Last month saw the publication of a new book edited by Professor Peer Zumbansen: The Many Lives of Transnational Law: Critical Engagements with Jessup’s Bold Proposal. The book collects the papers originally given at a 2016 conference at King’s College London than marked sixty years since Philip Jessup delivered his landmark lectures on ‘transnational law’. The conference was held in the direct aftermath of the Brexit referendum, when the multilateral order that Jessup had a hand in building felt under siege. In the context, the conference was an exhilarating and convivial oasis of ideas and debate, now captured in this book.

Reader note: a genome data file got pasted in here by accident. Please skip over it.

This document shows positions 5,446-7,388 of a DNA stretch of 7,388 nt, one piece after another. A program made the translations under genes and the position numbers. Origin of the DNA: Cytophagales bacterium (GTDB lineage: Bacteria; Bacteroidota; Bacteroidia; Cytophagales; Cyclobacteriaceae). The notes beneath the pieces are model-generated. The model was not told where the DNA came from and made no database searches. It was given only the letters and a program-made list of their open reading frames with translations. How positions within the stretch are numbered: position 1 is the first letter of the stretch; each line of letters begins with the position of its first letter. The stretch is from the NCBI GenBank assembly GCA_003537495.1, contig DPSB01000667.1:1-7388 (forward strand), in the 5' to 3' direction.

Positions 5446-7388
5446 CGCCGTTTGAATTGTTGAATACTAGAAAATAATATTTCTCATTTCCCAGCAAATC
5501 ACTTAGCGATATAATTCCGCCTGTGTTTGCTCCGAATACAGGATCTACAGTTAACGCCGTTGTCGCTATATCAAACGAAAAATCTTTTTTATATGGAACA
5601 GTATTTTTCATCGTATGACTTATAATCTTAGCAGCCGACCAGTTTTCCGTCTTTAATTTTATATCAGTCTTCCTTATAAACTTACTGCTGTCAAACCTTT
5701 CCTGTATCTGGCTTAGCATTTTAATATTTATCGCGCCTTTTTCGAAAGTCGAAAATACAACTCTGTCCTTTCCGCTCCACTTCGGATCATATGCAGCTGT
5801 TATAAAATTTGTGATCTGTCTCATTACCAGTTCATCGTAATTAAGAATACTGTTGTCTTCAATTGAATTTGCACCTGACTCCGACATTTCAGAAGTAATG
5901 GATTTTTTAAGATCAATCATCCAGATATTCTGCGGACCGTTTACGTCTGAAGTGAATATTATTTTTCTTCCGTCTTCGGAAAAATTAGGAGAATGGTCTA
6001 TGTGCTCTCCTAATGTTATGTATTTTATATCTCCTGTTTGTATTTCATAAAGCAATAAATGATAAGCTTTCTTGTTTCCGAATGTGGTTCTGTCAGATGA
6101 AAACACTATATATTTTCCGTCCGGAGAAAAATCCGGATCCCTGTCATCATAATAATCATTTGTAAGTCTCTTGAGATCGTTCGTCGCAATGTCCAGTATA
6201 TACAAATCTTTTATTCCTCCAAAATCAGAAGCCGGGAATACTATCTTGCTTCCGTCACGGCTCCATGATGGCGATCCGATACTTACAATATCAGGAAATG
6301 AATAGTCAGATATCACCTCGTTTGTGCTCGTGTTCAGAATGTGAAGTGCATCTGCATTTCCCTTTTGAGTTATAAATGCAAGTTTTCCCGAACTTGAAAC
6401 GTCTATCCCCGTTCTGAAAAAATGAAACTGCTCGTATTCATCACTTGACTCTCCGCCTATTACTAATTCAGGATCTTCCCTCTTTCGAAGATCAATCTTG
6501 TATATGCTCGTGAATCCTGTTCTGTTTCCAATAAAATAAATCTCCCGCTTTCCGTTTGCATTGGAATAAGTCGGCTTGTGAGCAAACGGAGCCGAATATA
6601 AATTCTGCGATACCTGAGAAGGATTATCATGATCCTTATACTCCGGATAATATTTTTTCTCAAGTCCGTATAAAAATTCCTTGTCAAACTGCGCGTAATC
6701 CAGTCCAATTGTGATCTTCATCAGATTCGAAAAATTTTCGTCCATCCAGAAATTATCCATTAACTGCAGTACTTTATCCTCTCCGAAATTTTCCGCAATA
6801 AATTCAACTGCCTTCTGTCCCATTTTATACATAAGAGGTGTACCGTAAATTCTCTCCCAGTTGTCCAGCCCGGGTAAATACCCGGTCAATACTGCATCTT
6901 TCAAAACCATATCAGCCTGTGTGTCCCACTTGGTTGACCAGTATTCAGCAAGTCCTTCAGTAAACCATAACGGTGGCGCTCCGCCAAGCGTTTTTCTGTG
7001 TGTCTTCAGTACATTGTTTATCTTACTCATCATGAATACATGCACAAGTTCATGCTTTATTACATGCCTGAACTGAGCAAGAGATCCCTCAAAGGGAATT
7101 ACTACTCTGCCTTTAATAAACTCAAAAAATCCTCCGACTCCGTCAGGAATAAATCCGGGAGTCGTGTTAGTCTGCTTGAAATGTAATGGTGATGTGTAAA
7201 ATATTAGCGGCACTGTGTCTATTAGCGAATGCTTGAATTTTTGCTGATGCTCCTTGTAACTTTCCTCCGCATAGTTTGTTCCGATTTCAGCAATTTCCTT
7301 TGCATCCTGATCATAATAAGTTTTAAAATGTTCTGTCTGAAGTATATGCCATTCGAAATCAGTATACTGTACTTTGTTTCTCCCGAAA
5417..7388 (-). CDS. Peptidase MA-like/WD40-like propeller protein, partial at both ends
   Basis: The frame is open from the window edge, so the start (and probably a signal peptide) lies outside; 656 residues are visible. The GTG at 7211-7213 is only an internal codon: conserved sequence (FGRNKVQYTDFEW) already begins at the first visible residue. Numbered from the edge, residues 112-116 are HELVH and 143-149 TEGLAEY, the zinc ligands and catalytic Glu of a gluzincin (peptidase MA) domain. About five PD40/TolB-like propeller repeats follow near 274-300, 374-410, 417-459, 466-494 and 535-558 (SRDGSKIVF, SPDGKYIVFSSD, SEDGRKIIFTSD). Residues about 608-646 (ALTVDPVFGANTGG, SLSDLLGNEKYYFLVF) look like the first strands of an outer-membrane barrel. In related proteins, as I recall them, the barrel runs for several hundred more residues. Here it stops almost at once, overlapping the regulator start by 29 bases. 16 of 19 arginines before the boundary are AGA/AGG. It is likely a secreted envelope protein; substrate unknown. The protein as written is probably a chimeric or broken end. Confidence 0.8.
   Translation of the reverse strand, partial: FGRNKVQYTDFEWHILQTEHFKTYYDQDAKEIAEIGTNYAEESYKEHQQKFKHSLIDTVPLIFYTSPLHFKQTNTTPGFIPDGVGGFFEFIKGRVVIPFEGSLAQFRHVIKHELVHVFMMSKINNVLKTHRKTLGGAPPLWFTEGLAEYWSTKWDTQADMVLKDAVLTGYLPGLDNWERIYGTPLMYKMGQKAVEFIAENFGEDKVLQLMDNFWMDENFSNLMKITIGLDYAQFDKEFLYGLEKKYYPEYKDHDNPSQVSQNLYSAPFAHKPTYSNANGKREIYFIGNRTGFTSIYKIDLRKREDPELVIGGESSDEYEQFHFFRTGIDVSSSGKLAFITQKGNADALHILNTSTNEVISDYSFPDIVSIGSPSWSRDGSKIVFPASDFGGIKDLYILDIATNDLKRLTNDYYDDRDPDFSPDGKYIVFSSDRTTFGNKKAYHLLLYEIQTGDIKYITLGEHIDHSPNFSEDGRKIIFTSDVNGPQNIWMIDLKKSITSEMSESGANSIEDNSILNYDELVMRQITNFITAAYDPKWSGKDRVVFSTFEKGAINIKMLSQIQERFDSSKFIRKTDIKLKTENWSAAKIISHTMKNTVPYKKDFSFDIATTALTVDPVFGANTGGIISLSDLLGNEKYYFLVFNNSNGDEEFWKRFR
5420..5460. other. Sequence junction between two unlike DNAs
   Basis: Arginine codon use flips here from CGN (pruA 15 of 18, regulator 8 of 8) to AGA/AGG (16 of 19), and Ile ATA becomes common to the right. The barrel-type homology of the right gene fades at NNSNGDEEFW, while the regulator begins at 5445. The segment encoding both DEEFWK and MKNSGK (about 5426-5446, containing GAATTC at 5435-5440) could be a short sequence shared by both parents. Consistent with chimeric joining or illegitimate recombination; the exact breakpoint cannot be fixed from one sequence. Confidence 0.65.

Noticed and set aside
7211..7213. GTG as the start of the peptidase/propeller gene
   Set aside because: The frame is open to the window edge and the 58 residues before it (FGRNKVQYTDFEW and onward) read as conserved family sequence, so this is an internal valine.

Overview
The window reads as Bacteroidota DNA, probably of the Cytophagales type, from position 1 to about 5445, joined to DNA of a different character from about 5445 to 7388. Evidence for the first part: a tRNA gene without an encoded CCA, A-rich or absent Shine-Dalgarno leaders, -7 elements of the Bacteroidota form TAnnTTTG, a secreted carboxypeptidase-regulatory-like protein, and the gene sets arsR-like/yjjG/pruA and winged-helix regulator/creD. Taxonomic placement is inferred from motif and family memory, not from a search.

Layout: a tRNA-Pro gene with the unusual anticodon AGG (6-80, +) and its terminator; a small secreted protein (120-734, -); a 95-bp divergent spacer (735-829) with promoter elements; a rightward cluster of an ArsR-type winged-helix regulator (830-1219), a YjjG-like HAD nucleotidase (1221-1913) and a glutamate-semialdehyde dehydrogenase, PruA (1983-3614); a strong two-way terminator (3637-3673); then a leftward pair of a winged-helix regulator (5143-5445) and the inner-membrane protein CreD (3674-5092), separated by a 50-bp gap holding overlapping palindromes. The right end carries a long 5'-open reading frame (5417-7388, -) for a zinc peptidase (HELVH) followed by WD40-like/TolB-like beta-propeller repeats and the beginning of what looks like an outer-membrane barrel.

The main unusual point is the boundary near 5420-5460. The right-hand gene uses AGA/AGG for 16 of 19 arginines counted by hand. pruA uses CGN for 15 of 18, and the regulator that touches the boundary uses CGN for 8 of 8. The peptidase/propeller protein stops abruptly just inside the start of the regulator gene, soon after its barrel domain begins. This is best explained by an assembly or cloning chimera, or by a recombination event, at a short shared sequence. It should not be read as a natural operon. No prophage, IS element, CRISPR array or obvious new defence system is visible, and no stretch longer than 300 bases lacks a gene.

My chapter examines Jessup’s time at the United Nations as a US representative: “This chapter examines the interplay between Philip Jessup’s experience of the early years of the United Nations and the development of his scholarship, in particular his inclusive and pragmatic conception of ‘transnational law’. It is contended that Jessup’s UN experience informed writings that evince a practitioner’s feel for the role of diplomacy in the workings of international law, as well as aliveness to the possibilities of novel institutional forms and processes. The chapter goes on to apply Jessup’s scholarly insights to contemporary challenges of the UN, focusing on the Sustainable Development Goals. The achievement of the SDGs emerges as a thoroughly transnational challenge, requiring application and coordination of each of the strands of Jessup’s famous definition of ‘transnational law’.”